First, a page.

I haven't heard any cursing at faculty meetings. We must be a polite lot - I hear that faculty meetings in other places can be quite contentious.
  11. Like
    dahlia reacted to Lakumi in Would you say you're happy?   
    How do you know me? How do any of you know me?! Who's watching me?!?!?!
     
    But seriously... glad my antics bring some joy to someone lol
     
    so... lamb dance...

  12. Like
    dahlia got a reaction from pam in Take-in meals: your favorites?   
    A big family size of Stouffer's Lasagna with a bag o'salad and some ice cream.  Haven't met the kid yet who wouldn't eat lasagna or ice cream, especially if the ice cream is a little different such as a push pop or Klondike bar.
     
    I don't know if it's the right thing in terms of food ethics, but I will buy foods for others that I personally wouldn't bring in my home, for example, a cheese-laden lasagna. So, while my son loves my tofu lasagna, I hesitate to foist that on unsuspecting new moms.
  13. Like
    dahlia got a reaction from EarlJibbs in Power of Everyday Missionaries - thoughts?   
    I have become braver at doing this. The grocery clerk asked what I was going to do over the weekend, now that the 20' of snow has melted and the skies are blue again. I told her I was Mormon and this weekend was Coference, when we get to listen to the Church leaders, etc. It must have sounded good, because instead of just nodding, she said, "That sounds like fun."  Well, yeah. : )  Then I told her about the women's meeting.  I guess not hiding what we're doing, by saying up front, 'I'm going to a Relief Society activity," etc., would be 'Mormon words.'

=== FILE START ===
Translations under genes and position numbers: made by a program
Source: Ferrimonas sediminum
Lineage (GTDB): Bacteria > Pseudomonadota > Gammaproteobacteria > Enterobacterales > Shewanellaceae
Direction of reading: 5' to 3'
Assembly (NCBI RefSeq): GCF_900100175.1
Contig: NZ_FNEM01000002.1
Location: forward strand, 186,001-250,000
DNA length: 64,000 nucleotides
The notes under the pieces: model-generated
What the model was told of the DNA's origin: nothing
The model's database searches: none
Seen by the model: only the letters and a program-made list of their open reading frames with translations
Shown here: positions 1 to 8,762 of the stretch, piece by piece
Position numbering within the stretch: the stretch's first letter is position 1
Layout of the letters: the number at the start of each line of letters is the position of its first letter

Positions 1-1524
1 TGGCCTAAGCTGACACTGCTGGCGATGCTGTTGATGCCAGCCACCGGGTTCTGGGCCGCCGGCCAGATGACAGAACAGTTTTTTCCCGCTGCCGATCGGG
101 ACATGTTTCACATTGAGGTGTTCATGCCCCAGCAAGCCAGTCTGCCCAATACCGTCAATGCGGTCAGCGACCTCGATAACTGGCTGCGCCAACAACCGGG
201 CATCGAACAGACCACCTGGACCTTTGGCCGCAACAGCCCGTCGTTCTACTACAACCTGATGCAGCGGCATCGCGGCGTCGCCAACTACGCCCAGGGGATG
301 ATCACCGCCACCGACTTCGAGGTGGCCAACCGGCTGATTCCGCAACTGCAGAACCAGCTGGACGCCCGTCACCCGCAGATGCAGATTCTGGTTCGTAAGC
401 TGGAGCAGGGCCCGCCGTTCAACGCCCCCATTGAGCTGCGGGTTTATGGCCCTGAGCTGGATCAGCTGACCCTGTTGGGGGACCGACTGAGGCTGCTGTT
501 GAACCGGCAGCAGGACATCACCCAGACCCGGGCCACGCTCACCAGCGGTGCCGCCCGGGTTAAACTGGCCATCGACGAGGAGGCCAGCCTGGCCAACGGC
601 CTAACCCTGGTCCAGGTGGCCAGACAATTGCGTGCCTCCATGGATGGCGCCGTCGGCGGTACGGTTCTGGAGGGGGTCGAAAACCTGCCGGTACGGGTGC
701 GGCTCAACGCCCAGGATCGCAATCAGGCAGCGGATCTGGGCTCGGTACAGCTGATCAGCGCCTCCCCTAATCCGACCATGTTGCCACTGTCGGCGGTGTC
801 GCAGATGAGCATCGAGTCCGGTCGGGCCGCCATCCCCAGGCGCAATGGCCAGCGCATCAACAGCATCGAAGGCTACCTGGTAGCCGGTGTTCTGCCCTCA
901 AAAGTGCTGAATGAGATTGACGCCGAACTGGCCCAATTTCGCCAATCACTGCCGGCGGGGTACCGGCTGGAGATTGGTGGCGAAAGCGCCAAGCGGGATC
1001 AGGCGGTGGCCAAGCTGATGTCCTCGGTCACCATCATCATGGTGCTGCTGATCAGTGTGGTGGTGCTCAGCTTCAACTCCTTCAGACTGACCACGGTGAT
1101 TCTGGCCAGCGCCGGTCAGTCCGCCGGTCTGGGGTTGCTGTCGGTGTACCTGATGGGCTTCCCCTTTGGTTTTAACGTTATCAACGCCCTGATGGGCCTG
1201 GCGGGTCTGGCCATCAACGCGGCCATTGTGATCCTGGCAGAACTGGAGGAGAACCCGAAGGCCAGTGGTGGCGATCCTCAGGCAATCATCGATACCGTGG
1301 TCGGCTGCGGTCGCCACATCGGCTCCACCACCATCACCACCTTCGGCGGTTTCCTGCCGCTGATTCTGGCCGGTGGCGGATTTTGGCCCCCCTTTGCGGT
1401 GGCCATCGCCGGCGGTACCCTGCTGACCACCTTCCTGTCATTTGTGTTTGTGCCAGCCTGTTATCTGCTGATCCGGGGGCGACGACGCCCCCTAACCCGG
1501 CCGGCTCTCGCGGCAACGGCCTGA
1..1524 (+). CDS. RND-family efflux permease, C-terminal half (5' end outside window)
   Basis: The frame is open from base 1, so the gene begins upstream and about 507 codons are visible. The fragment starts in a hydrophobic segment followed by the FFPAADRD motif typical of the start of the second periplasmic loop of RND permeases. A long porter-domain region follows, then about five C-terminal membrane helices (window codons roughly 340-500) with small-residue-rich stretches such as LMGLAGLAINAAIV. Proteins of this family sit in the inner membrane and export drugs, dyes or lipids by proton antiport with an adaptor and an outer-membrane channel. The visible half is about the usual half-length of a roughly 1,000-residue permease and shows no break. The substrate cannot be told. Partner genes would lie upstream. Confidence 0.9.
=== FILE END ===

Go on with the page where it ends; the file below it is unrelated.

We also had a discussion in class about an activity that takes place in libraries, I forget what it's called, but they take old books that are going to be tossed anyway and black out words on a page and make a poem out of what's left. Interesting stuff. Apparently some people who see this get all bent out of shape because they are marking up books.  I mentioned that I almost fainted when the missionaries opened their BOMs and there was highlighting all over. : )
    I sent out a picture of a highlighted BOM, which also took the students aback. It's a librarian thing. You don't want to mark up a book, but then, it's just a book, it's a thing. Do what you want with it and don't get caught up in materialism (man, that hippie stuff dies hard, doesn't it?).